Most dogs will not empty themselves when tied to a person. If you are going to be sitting down for any length of time, have his bed next to you so that he can relax in it.
Leashing a dog to you, is also a great way to bond with a new rescue dog. You soon get to know one another when you are together at all times.
Using A Tether To Potty Train An Older Dog
Another alternative is to tether the dog to his bed, but this can only be attempted if you are next to the dog.
When you leave the vicinity of his bed, you will need to untie him – dogs can quickly tangle and choke themselves if left tied up unsupervised.
The House Training Cycle For Older Dogs
Housetraining success is dependent on setting up a cycle of behaviour
- Take the dog to the toilet area.
- If successful and the dog eliminates allow the dog the freedom of one room with a washable floor for two hours.
- Babygate doorways so that the dog cannot leave the room.
- At the end of the two hours confine the dog to his den (see above) for one hour.
- Repeat the cycle.
If the dog eliminates in the house during the two hours, reduce this time to one hour. If he eliminates during this one hour, reduce it to half an hour. And so on.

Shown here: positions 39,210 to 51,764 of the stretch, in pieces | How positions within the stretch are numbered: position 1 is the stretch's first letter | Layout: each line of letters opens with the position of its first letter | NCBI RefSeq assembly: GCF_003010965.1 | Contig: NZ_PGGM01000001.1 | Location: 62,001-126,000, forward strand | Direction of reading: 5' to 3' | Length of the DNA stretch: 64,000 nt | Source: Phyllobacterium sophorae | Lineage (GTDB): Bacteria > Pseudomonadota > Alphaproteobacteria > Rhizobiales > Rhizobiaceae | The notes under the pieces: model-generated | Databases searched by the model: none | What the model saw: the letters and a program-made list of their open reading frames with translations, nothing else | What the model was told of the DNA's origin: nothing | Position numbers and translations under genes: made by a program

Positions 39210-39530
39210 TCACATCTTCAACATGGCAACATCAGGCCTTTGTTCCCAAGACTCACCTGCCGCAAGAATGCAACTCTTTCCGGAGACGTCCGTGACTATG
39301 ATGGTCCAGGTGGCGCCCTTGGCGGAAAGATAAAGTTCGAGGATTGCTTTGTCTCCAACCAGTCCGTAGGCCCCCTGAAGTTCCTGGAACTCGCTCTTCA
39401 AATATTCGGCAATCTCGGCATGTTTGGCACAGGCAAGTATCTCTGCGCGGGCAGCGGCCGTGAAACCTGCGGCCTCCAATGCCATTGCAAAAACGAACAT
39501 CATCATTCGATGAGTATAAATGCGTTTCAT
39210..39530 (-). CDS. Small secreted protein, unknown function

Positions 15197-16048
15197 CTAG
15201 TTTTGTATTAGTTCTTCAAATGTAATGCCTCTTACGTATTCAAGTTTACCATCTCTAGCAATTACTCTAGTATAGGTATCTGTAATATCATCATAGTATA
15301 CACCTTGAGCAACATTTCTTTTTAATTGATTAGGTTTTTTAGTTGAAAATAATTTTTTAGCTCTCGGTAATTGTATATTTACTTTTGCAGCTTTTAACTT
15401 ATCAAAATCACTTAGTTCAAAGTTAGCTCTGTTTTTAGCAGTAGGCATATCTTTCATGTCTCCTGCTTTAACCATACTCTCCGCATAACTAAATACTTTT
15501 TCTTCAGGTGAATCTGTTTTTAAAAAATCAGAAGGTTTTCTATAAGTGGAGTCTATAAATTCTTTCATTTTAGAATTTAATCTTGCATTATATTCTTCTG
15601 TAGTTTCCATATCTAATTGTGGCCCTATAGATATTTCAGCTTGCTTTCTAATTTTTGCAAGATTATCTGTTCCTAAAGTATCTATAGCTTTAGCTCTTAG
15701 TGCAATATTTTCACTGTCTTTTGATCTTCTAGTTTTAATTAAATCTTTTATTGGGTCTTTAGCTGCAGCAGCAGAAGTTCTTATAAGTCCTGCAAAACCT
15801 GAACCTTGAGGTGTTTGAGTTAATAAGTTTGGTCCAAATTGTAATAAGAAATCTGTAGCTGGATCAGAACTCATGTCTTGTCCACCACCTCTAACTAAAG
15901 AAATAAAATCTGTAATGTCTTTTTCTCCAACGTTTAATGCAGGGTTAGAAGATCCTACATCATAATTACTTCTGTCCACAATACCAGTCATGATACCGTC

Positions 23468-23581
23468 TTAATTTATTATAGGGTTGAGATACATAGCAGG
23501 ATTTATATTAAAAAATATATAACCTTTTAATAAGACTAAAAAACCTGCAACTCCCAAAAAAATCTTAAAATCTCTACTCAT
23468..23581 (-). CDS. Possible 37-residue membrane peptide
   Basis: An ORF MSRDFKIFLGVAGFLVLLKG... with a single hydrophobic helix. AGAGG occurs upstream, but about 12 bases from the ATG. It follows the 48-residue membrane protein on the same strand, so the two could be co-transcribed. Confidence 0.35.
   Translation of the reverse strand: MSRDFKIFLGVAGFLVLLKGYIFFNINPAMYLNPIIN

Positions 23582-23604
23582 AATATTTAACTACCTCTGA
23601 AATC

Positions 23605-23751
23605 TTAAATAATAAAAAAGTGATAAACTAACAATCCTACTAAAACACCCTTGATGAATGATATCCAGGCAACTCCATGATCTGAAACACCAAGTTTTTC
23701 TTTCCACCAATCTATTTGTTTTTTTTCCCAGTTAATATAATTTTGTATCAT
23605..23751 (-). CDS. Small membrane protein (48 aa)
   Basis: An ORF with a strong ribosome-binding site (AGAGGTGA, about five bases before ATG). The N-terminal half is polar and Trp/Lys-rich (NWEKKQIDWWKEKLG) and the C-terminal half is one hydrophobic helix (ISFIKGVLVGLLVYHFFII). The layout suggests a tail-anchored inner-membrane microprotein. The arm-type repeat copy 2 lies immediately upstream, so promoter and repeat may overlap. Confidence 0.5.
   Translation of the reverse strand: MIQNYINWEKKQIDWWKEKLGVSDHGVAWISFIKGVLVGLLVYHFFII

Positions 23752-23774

If the dog is clean, build up his free time gradually, until he can remain clean in this one room for four hours.
This room is now acquiring the properties on his ‘den’. It is becoming a place where he will be reluctant to eliminate, and that he will try hard to keep clean.
When the dog has accepted this one room as his den and keeps it clean, you can begin to extend his privileges to other room. Wherever possible introduce washable floors first. Dogs are far more likely to have an accident on a carpet, and it is much harder to it clean.
Keeping Up Your Dog’s House Training Habits
Don’t forget, new habits are vulnerable, and your older Labrador will easily fall back into his old ways for some months. Never leave him alone too long, and don’t expect him to last ‘all night’ yet, without being crated.
A reluctance to use a crate is often a big stumbling block for those housetraining an older dog, but a good crating routine can be the difference between failure and success.
Good luck with housetraining your older dog, and when you have succeeded, do leave your tips for others in the comments box
You can find more articles about housetraining and crate training in our Puppies section.